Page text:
April 17, 2006
Dead Man Walking
Transit and walking are time consuming. Most people are just too busy. That’s obvious, right?
1. Time spent on transit is different from time spent driving. People vary, of course, but for me, transit time is a pure gain over driving. I don’t enjoy driving. I’d rather read than listen to music or talk radio. And I can read without queasiness on all forms of transit. For me, then, car time is a waste of life, but transit time is living, and I’ll happily choose a 30 minute transit trip over a 15 minute car trip. For me, driving is time consuming.
2. Just so, walking doesn’t consume time, for different reasons. In fact, walking creates time. For one thing, if you walk for transportation, you don’t have to go to the gym as often.
More profoundly, walking gives you time you wouldn’t otherwise have at all. Walking makes you live longer, as Clark posted here. The largest ever study of the subject found that walking 30 minutes a day, five days a week, adds 1.3-1.5 years to your life, on average. (More vigorous exercise adds even more.) On reasonable assumptions (detailed below the fold), this relationship means that for every minute you spend walking, you get three back.
Time spent walking, then, is utterly free. It’s time you would have spent dead.
Nowadays, when I’m walking, I get a little pleasure in the thought that I’m cheating death, that every minute I spend afoot is an extra moment of life.
Boring, wonky, calculation notes:
My assumptions—which I’d appreciate some astute blog reader checking against the original journal article that reports the study on which Clark posted—are that you have to walk 30 minutes a day, five days a week, for thirty years to get the 1.3-1.5 year lifespan bonus. I made up the 30 year figure (too busy to read the journal (wink)).
Then I calculate 30 minutes x 5 (days) x 52 (weeks) = 7,800 minutes of exercise per year x (guess of) 30 years = 234,000 minutes of walking, repaid with 1.4 years or 736,000 minutes of added life. That’s about three minutes extra for every minute you walk.
Note that even if have to walk five days a week from birth to age 90, you’re still getting every single walking minute back, though you wouldn't get three.
April 05, 2006
One Mile from Home
The kids have long-since outgrown the thing. But since we decided to experiment in car-less living, we’ve resurrected it to haul groceries, library books, and (recently) a broken vacuum cleaner.
The Burley’s range is only as far as you want to push it. And for my family, that limit seems to be about one mile. Less than a mile is a comfortable walk; more is a burden. (To extend the range, we can fit the Burley to a bicycle—on which, more another day.)
A one-mile perimeter, therefore, defines this car-less family’s pedestrian travel zone—call it our “walkshed.” Fortunately, because we chose to live in a compact community, our walkshed turns out to be well stocked.
We can stroll to scores of shops and services—248 to be precise. I know because I counted. You can, too, in less than 60 seconds. I’ll tell you how in a moment.
Among the establishments in our domain are a bowling alley, a produce stand, a movie theater, and a hardware store, plus public institutions such as our post office, swimming pool, farmers’ market, and skate park (new and very cool!).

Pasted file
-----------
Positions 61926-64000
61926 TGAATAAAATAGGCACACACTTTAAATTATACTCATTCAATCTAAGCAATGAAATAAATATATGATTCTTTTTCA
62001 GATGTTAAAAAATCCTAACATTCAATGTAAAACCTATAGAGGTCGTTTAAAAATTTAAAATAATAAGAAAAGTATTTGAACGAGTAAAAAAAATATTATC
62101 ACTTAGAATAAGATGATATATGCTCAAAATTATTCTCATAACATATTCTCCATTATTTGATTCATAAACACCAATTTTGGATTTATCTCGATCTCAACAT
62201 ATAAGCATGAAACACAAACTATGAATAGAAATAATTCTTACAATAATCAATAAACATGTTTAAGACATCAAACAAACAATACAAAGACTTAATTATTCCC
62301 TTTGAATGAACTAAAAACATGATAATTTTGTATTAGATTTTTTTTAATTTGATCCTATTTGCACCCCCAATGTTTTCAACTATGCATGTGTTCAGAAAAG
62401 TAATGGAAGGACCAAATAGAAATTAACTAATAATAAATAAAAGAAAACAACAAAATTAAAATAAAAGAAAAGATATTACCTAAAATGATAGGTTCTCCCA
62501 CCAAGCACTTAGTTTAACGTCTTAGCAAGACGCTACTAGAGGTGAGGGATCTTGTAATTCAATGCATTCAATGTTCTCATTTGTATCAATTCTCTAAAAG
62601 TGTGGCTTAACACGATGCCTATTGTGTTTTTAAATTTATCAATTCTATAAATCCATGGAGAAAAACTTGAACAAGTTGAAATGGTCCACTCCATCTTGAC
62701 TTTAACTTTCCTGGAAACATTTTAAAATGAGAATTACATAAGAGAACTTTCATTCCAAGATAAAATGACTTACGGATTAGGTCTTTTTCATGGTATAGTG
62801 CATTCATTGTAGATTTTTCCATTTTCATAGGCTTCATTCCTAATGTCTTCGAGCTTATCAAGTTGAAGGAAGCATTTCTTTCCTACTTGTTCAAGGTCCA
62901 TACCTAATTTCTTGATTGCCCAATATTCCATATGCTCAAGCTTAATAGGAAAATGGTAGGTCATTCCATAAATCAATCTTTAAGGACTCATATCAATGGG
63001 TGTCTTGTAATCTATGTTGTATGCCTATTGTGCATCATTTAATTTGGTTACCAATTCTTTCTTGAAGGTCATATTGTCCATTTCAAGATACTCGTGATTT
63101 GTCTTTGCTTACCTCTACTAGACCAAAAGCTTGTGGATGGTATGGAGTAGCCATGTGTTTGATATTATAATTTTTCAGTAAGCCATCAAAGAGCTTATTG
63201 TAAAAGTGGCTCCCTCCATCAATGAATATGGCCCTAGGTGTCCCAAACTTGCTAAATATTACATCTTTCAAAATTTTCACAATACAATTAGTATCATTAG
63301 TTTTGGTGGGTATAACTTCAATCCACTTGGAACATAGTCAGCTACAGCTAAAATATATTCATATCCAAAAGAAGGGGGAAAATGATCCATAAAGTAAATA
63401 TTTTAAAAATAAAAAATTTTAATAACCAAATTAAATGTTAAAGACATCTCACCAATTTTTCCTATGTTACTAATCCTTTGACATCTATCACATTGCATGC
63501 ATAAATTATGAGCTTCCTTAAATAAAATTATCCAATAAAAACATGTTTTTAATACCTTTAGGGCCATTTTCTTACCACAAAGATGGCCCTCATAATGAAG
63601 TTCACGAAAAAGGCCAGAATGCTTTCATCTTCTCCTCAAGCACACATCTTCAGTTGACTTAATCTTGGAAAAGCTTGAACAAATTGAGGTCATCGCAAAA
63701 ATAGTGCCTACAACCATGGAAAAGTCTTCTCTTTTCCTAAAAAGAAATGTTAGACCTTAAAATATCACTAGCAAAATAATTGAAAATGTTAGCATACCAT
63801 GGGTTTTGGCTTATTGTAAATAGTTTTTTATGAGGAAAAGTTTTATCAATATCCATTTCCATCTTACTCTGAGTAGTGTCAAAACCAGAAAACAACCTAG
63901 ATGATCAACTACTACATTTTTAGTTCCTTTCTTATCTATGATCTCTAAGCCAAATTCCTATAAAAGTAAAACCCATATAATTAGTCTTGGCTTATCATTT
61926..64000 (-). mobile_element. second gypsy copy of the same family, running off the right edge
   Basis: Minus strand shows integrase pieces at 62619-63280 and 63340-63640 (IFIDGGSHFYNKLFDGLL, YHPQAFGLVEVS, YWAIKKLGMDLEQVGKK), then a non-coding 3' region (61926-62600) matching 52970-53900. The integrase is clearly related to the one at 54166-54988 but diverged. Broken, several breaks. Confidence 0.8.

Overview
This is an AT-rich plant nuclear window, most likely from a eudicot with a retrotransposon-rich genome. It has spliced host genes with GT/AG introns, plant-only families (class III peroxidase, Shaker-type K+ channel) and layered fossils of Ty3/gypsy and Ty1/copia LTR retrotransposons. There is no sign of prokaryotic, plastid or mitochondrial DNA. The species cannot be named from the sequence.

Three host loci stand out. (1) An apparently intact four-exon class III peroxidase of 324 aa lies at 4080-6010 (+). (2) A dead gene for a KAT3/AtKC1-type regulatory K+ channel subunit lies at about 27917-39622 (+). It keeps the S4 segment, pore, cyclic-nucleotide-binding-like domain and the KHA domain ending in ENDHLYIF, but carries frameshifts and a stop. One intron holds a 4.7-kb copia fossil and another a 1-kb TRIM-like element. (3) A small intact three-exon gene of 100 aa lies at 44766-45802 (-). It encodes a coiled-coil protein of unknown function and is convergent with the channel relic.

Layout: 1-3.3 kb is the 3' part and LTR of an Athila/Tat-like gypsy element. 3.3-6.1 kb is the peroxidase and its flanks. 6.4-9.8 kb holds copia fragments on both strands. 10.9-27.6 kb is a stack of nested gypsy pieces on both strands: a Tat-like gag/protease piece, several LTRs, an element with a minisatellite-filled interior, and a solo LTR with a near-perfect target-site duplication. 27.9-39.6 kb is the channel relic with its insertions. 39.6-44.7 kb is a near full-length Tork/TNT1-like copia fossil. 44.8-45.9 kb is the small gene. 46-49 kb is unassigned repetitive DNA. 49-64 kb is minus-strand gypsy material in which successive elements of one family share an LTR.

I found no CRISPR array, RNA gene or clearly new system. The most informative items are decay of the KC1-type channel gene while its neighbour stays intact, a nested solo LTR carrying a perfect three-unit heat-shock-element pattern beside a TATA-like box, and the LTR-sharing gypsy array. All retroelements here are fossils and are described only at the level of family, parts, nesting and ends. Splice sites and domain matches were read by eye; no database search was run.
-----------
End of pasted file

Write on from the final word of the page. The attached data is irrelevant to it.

We’ve got pairs of independent booksellers, thrift stores (we know them well), and bakeries (ditto). Three pharmacies, three yoga studios, and three video stores offer us medication, meditation, and mesmerization, respectively. Five grocers and six dry cleaners compete for our appetites and our wrinkles. Nine barbers eye our locks. Dozens of specialty shops hawk their curiosities in the range of our Burley: one sells only flags, another only gifts from Norway, a third only old magazines.
True coffee houses number six, only one of them a Starbucks (which, because it's so low, may be the most surprising number in this tally). Restaurants? We’re provisioned with 54! (And there are 151 within two miles: we’ll walk farther for great eating.)
Two neighborhood ice creameries are counteracted by an astonishing 42 dentists (none of them covered by our insurance, sadly). Two local smoke shops are outnumbered by an even more astounding 74 doctors (again, not covered by our insurance). And then there’s our one neighborhood orthodontist: he has straightened or is straightening all three of our kids’ teeth, for which we've paid him enough to buy three used Volvos or most of a new Prius.
I should perhaps note that, despite these large counts, we do not live downtown. Far from it—-in fact, five miles from it. Our neighborhood of Ballard is a typical streetcar community developed largely in the 1920s and replicated in every North American city of similar age.
I should also probably note that our neighborhood is definitely not Mayberry. It's got 44 auto shops, 10 taverns, and a liquor store. Oh, plus two sex-toy shops and two strip clubs. (Or so the signs say -- I’ve never been inside. I swear.)
All of these counts I did in my head or using the yellow pages, and you can do the same for your home if you live in the United States. (4/10 Update: This tool is really only reliable in states where Qwest offers local phone service. Elsewhere, the count is incomplete. Here's a map of their area. Tip of the hat to Joseph W., in comments, for this catch.)